In the context of globalisation, enterprises face a patchwork of regulations and an increasing number of risks. To manage and control risk, the conduct of compliance due diligence is generally required. An enterprise should complete the following key steps in the course of due diligence.
Tease out the compliance details and accurately define the objectives of the due diligence
First, the enterprise’s due diligence objectives need to be aligned with its strategic, financing, management and reputational risks. Second, the enterprise’s routine operations usually move in lockstep with its products, services and funds, require the conduct of business transactions with various third parties such as raw material suppliers, distributors, logistics providers, project partners, joint bidders and end customers, and will result in the generation, collection and storage of relevant data revolving around its employees, products services and funds. So, in its day-to-day operations and co-operation with third parties, the enterprise needs to accurately grasp, guard against and control risks that could arise.
Furthermore, the subject matter of compliance and focal points vary relevant to different industries, different countries or regions, and business entities at different stages. With respect to an enterprise at a specific stage, in a specific industry where policies are undergoing revision, the subject matter of compliance that requires attention will change and be revised.
In particular, with respect to such business entities as multinational corporations and their subsidiaries, it is necessary to tease out the subject matter of compliance relating to stringent regulation, and the risk of serious penalties associated with anti-commercial bribery, export controls, data collection and storage, etc., that they may face in the course of their operations.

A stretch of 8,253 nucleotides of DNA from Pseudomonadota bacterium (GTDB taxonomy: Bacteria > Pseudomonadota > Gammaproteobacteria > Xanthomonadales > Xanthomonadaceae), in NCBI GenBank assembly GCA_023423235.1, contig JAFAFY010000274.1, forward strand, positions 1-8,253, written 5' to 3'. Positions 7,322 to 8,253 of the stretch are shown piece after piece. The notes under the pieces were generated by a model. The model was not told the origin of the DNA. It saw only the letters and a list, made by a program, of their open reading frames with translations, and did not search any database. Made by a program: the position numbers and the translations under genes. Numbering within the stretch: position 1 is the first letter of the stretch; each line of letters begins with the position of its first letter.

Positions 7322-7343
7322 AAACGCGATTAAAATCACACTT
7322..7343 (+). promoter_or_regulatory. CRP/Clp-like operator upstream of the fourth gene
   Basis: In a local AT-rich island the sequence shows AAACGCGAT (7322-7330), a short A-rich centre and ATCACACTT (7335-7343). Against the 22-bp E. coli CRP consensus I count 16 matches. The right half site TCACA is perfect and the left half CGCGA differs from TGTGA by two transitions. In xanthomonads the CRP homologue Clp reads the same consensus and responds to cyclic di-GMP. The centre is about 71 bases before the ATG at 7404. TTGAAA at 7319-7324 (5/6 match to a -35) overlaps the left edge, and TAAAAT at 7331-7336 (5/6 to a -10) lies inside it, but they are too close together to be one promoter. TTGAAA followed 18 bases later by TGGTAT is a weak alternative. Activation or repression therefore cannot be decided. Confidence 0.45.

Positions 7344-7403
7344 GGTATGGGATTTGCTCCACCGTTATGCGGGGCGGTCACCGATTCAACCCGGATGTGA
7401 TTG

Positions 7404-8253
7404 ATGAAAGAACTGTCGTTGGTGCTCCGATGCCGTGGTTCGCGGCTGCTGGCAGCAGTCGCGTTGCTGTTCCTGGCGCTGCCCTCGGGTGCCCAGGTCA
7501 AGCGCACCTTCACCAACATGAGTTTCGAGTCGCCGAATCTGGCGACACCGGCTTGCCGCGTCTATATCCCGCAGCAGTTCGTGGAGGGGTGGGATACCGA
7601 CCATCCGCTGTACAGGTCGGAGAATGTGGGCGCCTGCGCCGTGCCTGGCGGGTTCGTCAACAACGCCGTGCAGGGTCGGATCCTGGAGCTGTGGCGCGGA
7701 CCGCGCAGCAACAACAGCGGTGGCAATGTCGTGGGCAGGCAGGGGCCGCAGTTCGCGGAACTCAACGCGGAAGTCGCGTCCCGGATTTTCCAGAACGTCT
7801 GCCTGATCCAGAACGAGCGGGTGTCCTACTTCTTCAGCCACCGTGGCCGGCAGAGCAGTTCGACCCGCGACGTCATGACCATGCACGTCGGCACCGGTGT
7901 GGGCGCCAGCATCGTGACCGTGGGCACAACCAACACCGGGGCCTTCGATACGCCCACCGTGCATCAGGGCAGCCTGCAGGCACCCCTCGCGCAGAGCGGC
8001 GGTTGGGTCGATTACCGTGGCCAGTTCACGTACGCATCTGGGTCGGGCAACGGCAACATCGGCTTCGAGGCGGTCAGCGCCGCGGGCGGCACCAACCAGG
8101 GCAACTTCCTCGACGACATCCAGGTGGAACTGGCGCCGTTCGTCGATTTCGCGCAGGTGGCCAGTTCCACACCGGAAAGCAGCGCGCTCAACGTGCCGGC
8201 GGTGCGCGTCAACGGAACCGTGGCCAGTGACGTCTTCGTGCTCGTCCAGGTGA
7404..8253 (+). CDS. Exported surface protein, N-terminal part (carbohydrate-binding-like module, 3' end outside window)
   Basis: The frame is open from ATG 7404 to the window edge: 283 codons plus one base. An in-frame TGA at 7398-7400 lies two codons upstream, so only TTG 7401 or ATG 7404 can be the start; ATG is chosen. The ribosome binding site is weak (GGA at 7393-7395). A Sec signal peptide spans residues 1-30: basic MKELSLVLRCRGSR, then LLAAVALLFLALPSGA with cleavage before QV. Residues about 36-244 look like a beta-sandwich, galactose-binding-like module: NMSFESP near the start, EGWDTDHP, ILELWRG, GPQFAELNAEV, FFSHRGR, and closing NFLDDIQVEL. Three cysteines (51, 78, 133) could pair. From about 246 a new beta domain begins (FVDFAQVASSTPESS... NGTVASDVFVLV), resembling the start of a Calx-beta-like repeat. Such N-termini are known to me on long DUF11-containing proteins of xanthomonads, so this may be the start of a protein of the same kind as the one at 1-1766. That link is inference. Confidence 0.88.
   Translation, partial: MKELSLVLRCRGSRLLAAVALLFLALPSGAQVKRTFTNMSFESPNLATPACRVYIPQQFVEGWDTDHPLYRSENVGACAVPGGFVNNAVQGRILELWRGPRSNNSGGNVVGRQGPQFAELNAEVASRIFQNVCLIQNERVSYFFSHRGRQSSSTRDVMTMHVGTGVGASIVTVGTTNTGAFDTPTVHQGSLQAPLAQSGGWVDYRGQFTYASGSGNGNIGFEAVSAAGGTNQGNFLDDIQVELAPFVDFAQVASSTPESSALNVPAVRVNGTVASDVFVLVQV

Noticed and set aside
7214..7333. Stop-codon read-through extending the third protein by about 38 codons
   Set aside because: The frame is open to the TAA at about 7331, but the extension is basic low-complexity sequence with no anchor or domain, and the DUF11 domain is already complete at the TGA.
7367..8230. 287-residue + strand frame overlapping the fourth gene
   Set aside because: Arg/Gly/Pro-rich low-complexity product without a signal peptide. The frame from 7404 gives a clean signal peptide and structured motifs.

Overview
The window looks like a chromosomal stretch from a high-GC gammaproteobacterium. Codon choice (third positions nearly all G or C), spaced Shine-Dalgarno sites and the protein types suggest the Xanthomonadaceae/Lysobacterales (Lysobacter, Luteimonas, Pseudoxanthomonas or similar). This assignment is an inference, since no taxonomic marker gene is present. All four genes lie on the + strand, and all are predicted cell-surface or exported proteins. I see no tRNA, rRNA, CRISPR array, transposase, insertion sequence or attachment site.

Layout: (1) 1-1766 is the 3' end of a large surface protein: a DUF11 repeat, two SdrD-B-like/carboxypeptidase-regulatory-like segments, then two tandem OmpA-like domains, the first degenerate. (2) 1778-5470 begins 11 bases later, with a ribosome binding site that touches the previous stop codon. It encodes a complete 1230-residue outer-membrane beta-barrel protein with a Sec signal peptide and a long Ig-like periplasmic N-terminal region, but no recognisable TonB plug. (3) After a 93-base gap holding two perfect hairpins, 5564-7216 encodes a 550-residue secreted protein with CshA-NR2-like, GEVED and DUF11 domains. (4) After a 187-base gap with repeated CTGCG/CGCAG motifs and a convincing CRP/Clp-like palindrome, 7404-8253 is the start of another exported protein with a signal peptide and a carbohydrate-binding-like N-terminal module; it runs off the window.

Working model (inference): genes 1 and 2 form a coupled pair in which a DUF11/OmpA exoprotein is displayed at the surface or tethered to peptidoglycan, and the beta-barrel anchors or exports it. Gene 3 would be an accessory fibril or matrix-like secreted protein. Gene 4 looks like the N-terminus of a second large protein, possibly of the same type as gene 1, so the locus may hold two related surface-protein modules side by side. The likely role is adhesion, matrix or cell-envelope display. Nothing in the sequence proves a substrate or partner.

Collection of key information relevant to different entities
The key information that needs to be collected varies, depending on the entity with which co-operation is contemplated. With respect to a legal person, the basic information that needs to be collected usually includes the company’s or relevant organization’s establishment documents, detailed information on major shareholders and beneficiaries, group structure and board members, official background, and political factor references.
With respect to a natural person, his or her proof of identity, credit standing and potential political connections need to be collected. With respect to a potential third party, including an enterprise or individual, whether its, his or her connections could pose major risks can usually be rapidly determined through early observation, and a politically exposed person (PEP) check.
In addition, an enterprise should keep abreast, in real-time, of sanction lists, criminal entity law enforcement lists, and lists of barred or disqualified companies and individuals published by regulators in the relevant country or sector, or even those subject to policy control. Potential third parties can be identified by taking into consideration the key information initially screened, and in light of the specific co-operation matters and business needs.
Verification of the information collected, and conduct of a risk assessment